Inset image: Photo of heavily spatted shells on the cover of the State of Washington Dept. of Fisheries Biological Report No. 43A, 1943. This rare report furnishes details on Washington State's 1942 spawning and setting of the Japanese oyster, renamed as the "Pacific oyster" (then still scientifically known as Ostrea gigas). The image is titled Pacific Oyster Spat on Pacific Oyster Shell Cultch. Each shell features well over one hundred wild spat. They were the result of natural oyster spawning events at an unspecified location in western Washington. The great quantity of wild spat per shell qualified as a "very good set". 1942 was a special year for the oyster industry on the North American West Coast. It was the first year in decades that saw no Japanese oyster seed shipments (spatted cultch) as both Canada and the United States were at war with Japan. Fortunately, Pacific oysters successfully spawned at a never before seen rate during the war years. The absence of Japanese seed supply was thus easily bridged with greatly improved, local seed production. At the same time, Japanese-American oyster growers and their families were sent to internment camps and usually lost their livelihoods.

Example of Remote Setting in a Large Setting Tank
The inset image shows a fiberglass setting tank, one of three, located at the Olympia Oyster Company (click image to enlarge). With a capacity of 28,350 liters (7,500 gallons) it qualifies as a large setting tank. Larger setting tanks exist. The setting tanks at this grower's facility are not insulated. The pictured tank is about 12 years old. Despite repeated, seasonal usage and year-round outdoor exposure, the tanks appear as sturdy today as the day they were built. The size, rectangular design and support framing suggests that any one of these tanks could, if needed, be moved elsewhere with moderate preparation. Sturdy planking surrounds each tank. It provides good footing when working at waist-height anywhere along the upper, inside edge of the tanks in a standing position. A heavy gauge, steel frame rises above each tank. On the frame, a strong, steel overhead rail can be seen, centered and running lengthwise above the tank. When in use, the rail is extended to two more steel supports mounted on a heavy timber bulkhead at the edge of the bay. This rail serves to facilitate mechanical lowering and hoisting of heavy cultch containers in and out of the tank and, after remote setting, moving the cultch containers onto a barge at high tide. All the setting tanks have industrial lighting fixtures for night-time work. Seawater from the adjacent bay is pumped into the tank(s) and then warmed by diesel oil boiler heat-pipes.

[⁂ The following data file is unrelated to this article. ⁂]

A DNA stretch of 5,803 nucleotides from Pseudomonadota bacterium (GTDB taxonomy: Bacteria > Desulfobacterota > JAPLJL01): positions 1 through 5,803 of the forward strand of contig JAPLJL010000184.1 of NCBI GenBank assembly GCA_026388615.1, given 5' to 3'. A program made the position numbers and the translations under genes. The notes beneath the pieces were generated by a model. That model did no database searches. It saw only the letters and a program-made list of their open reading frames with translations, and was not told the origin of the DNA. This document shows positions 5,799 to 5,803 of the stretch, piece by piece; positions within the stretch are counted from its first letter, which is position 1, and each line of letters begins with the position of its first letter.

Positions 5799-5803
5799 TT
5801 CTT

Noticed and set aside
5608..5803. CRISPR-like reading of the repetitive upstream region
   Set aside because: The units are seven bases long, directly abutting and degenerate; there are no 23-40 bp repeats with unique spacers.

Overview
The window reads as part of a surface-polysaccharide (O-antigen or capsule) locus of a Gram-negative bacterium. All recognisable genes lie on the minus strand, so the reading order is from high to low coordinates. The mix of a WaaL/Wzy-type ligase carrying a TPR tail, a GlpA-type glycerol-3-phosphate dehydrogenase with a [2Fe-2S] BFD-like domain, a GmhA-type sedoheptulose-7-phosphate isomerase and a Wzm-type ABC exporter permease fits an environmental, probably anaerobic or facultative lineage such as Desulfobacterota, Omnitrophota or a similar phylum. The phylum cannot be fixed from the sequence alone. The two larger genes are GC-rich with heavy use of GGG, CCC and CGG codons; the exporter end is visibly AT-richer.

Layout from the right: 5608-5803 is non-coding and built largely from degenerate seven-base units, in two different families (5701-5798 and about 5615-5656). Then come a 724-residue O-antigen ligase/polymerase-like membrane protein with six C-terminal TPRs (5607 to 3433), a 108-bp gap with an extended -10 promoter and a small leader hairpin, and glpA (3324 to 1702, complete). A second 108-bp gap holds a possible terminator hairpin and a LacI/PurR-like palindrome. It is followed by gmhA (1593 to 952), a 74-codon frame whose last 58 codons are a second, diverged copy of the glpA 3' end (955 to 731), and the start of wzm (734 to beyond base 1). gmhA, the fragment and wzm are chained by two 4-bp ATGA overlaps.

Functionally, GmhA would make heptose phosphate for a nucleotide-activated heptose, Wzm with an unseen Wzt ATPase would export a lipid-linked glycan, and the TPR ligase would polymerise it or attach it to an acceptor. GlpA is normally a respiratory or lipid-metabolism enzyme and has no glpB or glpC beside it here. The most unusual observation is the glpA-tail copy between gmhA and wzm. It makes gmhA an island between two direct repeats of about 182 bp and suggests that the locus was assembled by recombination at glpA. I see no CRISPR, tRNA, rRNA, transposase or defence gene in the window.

The pictured view of the inside of the setting tank shows the heat pipes and two long, white PVC pipe grates resting on the tank's edge. The PVC pipes are perforated. During remote setting, these grates lie flat on the bottom of the tank with the cultch on top. During operation, compressed air from an oil-less electric blower motor is pumped through the perforated pipes. Subsequent bubbling vigorously agitates the tank water.

Remote setting at this grower's facility is repetitive. It may commence sometime in April and continue until June.